Wednesday, February 15, 2012

Another Wonderful Discovery


Yesterday I happened across this daimon posing dramatically in the shadow of a tree:


The figure looked to me like all those mysterious and scary supernatural beings from all the fairytales of old rolled into one.  In particular, I was reminded of two characters:  Chernobog, the Satan-like deity in the 'Night on Bald Mountain' segment of Disney's Fantasia, and 'Der Erlkönig', the sinister spirit in the poem and song of the same name.  Which reminded me...

Some years ago I went to a party at a friend's house.  There I saw this attractive young woman sitting by herself, seemingly in sore need of a chivalrous gentleman to come and offer her his company.  I had come alone myself, so I offered her a glass of punch (turned out she already had one, but I hadn't noticed) and engaged her in conversation.  She spoke English with a charming foreign accent, and it turned out she was from Stuttgart, Germany (unlike many people in the English-speaking world, I happen to think German is a beautiful-sounding language).  Well, I had to do what I do whenever I run ito a German person -- I proceeded to impress her by breaking into a heartfelt rendition of 'Der Erlkönig' in the original German.  It's a truly wonderful lied, with the words of Goethe set to a melody by Schubert (others have composed tunes for the poem, but Schubert's version is the most famous -- the one most people automatically think of when they hear 'Erlkönig';  also, it's the only version I can sing).  The song starts thus:

Wer reitet so spät durch Nacht und Wind?
Es ist der Vater mit seinem Kind;
Er hat den Knaben wohl in dem Arm,
Er faßt ihn sicher, er hält ihn warm.

Who rides, so late, through night and wind?
It is the father with his child.
He has the boy well in his arm
He holds him safely, he keeps him warm.

-- and so on.  The words tell of the young child describing to his father the blandishments the 'Erlkönig', or the Elf King, the supernatural lord of the woods through which they are riding, is whispering to him, unheard by the father, to try and take him away.  The King starts out soft and seductive at first, but becomes increasingly insistent.  With each new enticement the child grows more frightened, and at each turn the father tries to reassure the child that it is only the leaves rustling or a sheet of mist, that he mistakes for the Elf King.  Finally the child cries out desperately that the Elf King is dragging him away -- and as the father, now terrified himself, reaches the destination, he finds the child dead in his arms.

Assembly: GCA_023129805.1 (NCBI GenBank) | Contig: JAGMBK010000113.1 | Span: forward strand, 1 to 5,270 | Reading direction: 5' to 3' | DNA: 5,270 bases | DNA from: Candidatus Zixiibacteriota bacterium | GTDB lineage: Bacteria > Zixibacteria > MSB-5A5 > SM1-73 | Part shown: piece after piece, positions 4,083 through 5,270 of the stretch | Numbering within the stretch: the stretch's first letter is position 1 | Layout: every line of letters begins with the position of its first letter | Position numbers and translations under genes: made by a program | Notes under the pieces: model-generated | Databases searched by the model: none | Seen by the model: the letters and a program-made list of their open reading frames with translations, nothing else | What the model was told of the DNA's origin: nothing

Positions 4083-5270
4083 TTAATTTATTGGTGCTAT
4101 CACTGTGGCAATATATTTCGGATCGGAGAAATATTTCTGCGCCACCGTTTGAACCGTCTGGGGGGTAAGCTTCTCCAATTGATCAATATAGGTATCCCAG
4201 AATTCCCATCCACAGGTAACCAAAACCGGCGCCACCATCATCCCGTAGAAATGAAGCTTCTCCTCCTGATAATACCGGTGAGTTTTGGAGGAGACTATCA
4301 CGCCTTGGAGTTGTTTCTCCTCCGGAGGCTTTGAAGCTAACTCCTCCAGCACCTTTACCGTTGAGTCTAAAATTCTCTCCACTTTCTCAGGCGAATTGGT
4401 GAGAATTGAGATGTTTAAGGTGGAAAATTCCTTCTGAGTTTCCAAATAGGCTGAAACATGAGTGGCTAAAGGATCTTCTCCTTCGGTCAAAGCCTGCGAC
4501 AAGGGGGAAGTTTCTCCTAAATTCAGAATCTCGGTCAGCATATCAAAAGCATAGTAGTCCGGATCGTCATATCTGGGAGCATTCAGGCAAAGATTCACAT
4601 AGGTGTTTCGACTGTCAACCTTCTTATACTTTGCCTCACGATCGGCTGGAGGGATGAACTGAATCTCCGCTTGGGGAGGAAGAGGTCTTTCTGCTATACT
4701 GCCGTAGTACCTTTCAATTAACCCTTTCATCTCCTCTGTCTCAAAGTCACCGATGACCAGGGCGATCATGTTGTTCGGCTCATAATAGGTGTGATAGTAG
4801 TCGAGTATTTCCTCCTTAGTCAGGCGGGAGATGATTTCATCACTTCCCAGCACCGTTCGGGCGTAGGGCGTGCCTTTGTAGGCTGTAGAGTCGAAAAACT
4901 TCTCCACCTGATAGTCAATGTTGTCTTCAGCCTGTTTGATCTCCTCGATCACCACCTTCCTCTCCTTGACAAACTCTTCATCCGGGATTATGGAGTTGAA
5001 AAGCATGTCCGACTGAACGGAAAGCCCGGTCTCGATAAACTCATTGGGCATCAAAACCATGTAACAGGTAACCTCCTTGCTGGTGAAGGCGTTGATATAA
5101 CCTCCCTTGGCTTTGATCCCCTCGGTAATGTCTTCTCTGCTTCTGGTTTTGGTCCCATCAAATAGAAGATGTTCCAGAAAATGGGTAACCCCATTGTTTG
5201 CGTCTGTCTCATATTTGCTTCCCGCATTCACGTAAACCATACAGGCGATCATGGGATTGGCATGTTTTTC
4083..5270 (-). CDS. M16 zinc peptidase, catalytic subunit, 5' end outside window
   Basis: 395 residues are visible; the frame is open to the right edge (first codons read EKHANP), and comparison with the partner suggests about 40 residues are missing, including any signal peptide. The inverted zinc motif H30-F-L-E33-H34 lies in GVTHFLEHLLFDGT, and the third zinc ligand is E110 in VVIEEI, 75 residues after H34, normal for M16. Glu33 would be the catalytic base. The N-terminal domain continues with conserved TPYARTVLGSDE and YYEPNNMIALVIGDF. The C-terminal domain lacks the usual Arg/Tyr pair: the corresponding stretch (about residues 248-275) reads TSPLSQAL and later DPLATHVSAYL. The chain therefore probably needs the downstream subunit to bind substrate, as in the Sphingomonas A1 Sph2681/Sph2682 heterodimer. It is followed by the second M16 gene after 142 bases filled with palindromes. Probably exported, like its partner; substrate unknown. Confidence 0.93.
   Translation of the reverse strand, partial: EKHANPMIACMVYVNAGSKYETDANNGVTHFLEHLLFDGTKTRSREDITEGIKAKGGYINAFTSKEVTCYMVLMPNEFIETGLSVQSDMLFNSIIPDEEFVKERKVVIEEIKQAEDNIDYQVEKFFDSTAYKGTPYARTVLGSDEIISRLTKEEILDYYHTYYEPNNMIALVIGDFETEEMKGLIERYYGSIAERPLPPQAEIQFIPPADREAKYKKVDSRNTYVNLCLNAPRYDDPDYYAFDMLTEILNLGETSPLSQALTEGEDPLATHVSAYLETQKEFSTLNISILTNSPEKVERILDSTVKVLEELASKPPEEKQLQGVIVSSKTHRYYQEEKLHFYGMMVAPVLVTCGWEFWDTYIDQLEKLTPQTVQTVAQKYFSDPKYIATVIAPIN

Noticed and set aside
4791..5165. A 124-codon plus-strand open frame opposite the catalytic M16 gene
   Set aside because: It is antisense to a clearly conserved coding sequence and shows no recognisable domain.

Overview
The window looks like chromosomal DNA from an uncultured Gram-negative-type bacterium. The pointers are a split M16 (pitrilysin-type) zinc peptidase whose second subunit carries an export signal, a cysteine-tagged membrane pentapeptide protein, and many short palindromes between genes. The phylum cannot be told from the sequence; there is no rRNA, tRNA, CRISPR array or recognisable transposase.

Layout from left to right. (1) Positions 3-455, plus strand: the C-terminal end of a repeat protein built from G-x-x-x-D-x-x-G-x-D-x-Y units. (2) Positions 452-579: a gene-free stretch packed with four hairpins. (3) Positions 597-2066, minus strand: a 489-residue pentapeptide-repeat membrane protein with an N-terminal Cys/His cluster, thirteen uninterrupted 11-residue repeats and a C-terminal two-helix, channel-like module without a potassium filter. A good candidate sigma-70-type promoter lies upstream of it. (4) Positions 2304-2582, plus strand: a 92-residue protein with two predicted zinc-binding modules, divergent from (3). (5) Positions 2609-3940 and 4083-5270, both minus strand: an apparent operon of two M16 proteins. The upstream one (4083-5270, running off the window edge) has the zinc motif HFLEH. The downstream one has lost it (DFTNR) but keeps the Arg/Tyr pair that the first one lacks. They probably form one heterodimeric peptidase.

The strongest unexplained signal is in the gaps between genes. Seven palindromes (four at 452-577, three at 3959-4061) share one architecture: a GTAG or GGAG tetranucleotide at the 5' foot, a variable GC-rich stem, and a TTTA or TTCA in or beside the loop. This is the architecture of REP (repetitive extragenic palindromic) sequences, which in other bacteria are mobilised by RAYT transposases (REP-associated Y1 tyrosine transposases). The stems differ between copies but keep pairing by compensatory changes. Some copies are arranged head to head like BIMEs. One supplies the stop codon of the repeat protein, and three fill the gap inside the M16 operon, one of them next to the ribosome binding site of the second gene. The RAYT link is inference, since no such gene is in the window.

Wow, I just got goosebumps as I typed those words, replaying the song in my head!  With an amazingly effective piano accompaniment to underscore the action, the song divides the drama among four vocal parts -- the Elf King, the child, the father, and the 'narrator' -- plus the galloping horse, whose hoofbeats are heard in the piano throughout the song.  When I first heard the song I was just a kid and had no idea what it was about, but I fell in love with it anyway.  I found the German lyrics somewhere, together with a translation, painstakingly worked out the pronunciation (interestingly, even though this happened when I was just ten or so, long before my move to the West and acquirement of English, somehow I had learned to read German phonetically -- go figure) and read them aloud over and over until I had memorized them.  Talk about being obsessive-compulsive -- but I guess when your brain is still young and springy and absorbent you can do things like that.

The thing about trying to sing this song is, though, that the different vocal parts are sung at different pitches;  the narrator occupies the neutral, easy-to-sing middle register (except at the very end).  The victimized child and the Elf King are at the higher reaches of the range, and the father, calm and dignified, is lower-pitched than the others.  Although I like to sing my vocal range is not so great and when attempting 'Der Erlkönig' I have to take care not to start too low, just so I can reach the lowest notes later.

It so happens I've been fighting a cold these last several days, and my voice is jammed way down in the basement.  Earlier while listening to Bryn Terfel's recording of 'Erlkönig', I started to sing along, and even though Terfel is a bass-baritone, I found I could sing the low notes just fine, thanks to the cold^^

Anyway, back to the girl at the party -- she was suitably impressed.  She said she doubted most Germans even know all the words (no, I didn't sing the whole thing).  Then her tall and handsome boyfriend came back.  So.

But I'll bet anything he didn't know a single line of 'Der Erlkönig'.

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